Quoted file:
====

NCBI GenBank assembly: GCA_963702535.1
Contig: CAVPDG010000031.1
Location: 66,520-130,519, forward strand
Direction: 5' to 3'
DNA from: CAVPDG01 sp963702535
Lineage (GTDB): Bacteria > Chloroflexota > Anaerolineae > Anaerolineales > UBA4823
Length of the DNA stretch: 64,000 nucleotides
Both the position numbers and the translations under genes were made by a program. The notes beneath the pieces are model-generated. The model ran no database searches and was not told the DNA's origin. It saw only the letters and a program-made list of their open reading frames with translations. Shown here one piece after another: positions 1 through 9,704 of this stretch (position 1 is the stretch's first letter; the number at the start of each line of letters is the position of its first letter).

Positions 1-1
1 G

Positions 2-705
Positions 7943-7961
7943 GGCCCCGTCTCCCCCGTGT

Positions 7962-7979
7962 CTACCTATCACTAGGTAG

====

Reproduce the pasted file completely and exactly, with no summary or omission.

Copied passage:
NCBI GenBank assembly: GCA_963702535.1
Contig: CAVPDG010000031.1
Location: 66,520-130,519, forward strand
Direction: 5' to 3'
DNA from: CAVPDG01 sp963702535
Lineage (GTDB): Bacteria > Chloroflexota > Anaerolineae > Anaerolineales > UBA4823
Length of the DNA stretch: 64,000 nucleotides
Both the position numbers and the translations under genes were made by a program. The notes beneath the pieces are model-generated. The model ran no database searches and was not told the DNA's origin. It saw only the letters and a program-made list of their open reading frames with translations. Shown here one piece after another: positions 1 through 9,704 of this stretch (position 1 is the stretch's first letter; the number at the start of each line of letters is the position of its first letter).

Positions 1-1
1 G

Positions 2-705
Positions 7943-7961
7943 GGCCCCGTCTCCCCCGTGT

Positions 7962-7979
7962 CTACCTATCACTAGGTAG